Breeding bacteria for energy efficiency is just one way the business is reducing their energy use.

Roseline Klein won the Energy Leadership Award at EECA's Large Energy Users Forum last year for her part in leading Auckland's Watercare towards more sustainable energy practices.

This year, far from resting on their laurels, Klein and the Watercare team are pushing the organisation to do even more to reduce its impact on the environment.

Watercare is New Zealand's largest water and wastewater service provider, supplying the Auckland region and the north of the Waikato with 365 million litres of drinking water and treating around 460 million litres of wastewater a day.

Over the past three years, the council-controlled organisation has rolled out an ambitious environmental programme aimed at reducing its energy use and carbon emissions and improving water efficiency.


Klein, Head of Water Value in the Operations Team, has been at the forefront of this work, initiating the company's climate change strategy and leading energy efficiency projects: "Creating a sustainable future is what drives me. I am thrilled to work somewhere that has environmental values at the core of what it does every day."

This year, Watercare has rolled out its climate change adaptation and mitigation strategy. Watercare is a signatory of the United Nations Sustainable Development Goals as well as the Climate Leaders Coalition and is aiming to reach net zero greenhouse gas emissions by 2050 through a combination of planting eight million trees, reduced infrastructure carbon, treatment process changes and energy improvement initiatives.

CEO Raveen Jaduram is passionate about reducing the organisation's impact on the environment: "A sustainable approach underpins our role as a lifeline services provider. We have our eyes wide open to the challenges of climate change. As a business, we are not only adapting but also doing our bit to reduce its impact by reducing our carbon emissions."

In 2015, with the backing of Raveen and the leadership team, Watercare's board made 'Fully Sustainable' one of the organisation's four strategic priorities.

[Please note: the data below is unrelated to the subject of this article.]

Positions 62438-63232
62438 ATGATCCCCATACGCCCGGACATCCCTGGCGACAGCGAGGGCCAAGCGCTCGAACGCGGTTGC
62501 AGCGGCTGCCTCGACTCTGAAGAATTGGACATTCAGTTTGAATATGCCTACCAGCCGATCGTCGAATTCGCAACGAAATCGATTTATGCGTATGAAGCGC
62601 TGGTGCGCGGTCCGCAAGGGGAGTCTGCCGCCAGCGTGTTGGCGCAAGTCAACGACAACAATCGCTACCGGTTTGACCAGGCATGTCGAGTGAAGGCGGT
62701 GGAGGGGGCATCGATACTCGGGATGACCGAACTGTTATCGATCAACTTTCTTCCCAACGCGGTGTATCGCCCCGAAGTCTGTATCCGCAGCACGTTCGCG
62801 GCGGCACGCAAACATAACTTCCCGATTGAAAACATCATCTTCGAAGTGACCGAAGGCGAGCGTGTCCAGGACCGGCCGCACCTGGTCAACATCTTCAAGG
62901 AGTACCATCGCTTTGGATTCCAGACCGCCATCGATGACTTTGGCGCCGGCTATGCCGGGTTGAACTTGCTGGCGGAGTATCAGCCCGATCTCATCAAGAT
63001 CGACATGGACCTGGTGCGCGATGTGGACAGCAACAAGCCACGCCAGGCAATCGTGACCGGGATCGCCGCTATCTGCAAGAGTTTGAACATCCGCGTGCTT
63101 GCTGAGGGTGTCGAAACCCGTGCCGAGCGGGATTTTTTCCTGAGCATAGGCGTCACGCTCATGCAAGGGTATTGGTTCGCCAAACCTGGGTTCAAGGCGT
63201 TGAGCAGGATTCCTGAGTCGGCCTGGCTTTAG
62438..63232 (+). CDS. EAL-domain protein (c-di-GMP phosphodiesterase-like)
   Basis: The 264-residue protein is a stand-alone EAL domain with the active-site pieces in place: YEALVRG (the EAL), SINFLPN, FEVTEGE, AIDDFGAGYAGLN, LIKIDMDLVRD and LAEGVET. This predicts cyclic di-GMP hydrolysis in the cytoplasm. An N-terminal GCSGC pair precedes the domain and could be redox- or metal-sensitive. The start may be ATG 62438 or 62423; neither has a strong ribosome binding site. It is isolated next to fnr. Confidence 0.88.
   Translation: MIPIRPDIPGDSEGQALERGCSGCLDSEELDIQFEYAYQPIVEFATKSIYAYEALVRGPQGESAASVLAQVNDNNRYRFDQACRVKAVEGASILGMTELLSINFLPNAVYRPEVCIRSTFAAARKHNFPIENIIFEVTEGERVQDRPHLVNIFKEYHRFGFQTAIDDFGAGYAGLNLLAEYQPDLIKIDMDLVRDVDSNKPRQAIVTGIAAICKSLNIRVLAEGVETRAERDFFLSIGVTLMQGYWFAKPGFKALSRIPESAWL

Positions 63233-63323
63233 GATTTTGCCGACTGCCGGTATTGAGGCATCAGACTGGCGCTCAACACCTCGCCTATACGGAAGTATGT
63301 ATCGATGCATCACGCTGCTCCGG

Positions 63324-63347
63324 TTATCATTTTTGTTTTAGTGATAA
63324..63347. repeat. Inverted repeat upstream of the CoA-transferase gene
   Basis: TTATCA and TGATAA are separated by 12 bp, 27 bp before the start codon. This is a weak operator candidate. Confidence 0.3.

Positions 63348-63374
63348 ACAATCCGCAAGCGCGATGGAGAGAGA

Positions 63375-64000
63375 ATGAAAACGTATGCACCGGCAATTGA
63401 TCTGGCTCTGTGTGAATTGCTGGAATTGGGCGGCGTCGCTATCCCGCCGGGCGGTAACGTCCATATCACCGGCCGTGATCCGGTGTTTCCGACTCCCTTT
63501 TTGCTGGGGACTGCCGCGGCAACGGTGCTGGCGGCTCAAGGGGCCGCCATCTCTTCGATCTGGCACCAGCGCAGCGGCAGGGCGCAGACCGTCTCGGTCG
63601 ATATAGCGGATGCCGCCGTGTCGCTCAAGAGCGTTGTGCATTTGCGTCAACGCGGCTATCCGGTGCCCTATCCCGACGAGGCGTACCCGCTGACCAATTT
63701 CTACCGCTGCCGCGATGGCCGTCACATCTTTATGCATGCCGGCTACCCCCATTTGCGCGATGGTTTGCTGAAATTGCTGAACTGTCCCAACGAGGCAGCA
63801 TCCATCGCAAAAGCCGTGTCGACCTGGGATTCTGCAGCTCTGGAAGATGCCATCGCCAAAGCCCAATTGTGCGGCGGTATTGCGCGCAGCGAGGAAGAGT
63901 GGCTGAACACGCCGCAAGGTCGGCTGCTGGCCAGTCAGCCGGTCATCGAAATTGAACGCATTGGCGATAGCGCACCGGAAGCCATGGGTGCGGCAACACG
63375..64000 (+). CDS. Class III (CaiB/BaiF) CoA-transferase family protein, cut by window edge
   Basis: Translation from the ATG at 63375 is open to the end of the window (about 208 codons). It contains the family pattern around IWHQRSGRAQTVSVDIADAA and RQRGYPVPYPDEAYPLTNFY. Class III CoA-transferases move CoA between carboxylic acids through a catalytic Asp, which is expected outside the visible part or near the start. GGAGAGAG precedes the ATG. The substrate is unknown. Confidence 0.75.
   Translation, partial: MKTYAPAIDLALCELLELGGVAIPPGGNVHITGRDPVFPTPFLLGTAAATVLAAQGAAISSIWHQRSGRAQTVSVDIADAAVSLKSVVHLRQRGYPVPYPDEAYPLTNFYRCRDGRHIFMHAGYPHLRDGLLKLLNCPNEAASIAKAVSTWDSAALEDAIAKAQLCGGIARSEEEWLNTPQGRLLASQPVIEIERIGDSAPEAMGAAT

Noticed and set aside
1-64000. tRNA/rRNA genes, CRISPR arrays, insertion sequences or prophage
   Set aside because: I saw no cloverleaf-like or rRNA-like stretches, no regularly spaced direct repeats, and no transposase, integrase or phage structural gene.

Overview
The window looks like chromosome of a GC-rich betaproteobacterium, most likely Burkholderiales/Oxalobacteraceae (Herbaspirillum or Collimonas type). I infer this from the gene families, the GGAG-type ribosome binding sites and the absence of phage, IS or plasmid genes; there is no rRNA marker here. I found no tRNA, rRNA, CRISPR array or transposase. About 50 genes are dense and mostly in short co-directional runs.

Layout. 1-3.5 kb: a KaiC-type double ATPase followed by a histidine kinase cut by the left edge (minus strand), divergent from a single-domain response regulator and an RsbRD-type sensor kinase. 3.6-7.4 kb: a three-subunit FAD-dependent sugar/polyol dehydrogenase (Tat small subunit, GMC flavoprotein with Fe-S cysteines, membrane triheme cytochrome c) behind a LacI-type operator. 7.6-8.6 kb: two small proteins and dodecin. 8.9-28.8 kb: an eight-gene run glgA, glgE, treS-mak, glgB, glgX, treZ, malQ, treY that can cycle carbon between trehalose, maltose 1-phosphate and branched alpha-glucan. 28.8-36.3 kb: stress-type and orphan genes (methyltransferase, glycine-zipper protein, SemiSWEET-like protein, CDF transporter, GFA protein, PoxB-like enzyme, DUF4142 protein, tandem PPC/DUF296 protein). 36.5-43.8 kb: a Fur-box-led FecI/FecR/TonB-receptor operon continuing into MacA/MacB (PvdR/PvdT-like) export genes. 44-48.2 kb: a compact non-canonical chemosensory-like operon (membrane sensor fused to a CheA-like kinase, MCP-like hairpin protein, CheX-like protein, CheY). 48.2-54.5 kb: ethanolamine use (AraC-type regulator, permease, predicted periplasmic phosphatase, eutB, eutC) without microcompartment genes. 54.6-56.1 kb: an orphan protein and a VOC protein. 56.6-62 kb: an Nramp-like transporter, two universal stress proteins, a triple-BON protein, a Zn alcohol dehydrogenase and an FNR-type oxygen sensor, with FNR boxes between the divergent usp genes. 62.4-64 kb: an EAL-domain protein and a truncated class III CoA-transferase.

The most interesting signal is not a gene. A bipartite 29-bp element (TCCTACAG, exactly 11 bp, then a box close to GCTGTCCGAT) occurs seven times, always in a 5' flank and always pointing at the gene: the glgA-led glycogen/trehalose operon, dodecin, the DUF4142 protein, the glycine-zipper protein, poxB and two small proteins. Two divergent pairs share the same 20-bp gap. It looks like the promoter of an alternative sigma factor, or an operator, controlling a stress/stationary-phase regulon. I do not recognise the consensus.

Energy is one of Watercare's largest costs, at around $16m annually. The team began to challenge the way energy was managed in their processes and in 2016 Watercare partnered with the Energy Efficiency and Conservation Authority (EECA), with a vision to be industry leaders in energy efficiency.

EECA Account Manager Amber Williams commends Watercare's progress and commitment to achieving their targets: "By working together for the last three years, we have helped Watercare achieve significant energy savings - and they are committed to at least match those savings again in the next three years.

"It has been inspiring to see them set targets to keep them accountable, and I commend Roseline and Raveen's work to ensure that the culture around working towards more sustainable practices is seen as 'business as usual'."

Several key projects have helped Watercare reduce its emissions and improve energy efficiency. A project is under way to ensure both the Mangere and Rosedale wastewater treatment plants will be energy neutral by 2025.


This involves changing treatment processes to decrease their energy requirements and increase energy generation to reach self-sufficiency. To achieve this, the team has begun breeding anammox, a type of bacteria which shortcuts the chemical reaction in wastewater treatment.

As well as working on core processes such as pumping and aeration, Watercare has invested in electrifying vehicle fleet cars and installing solar panels, with three pilot schemes with a total of 329 kW solar panels installed.

These are visible displays of commitment to sustainability that have created enthusiasm among Watercare's staff. This has created a 'new norm' for behaviours around sustainability, where staff feel they can highlight areas for further improvement and contribute. An energy efficiency revolving fund is about to be launched to enable every staff member to implement energy improvements.

"The key to the success of our energy efficiency projects has been staff engagement at all levels of the organisation; everyone is on board with our messages of sustainability, you don't have to persuade them why it's important – they just get it," says Klein.

She knows that some businesses still regard energy efficiency as 'nice to have'.

"In the short term, energy efficiency creates measurable savings; in the longer term it transforms the culture of an organisation of 900 staff managing $10 billion worth of assets. In a broader sense, Watercare is demonstrating that energy should be at the front of business strategy and an essential aspect of a successful operation.

"I believe this could be core business for more organisations in New Zealand, so that together we can reduce the effects of climate change in the long term."

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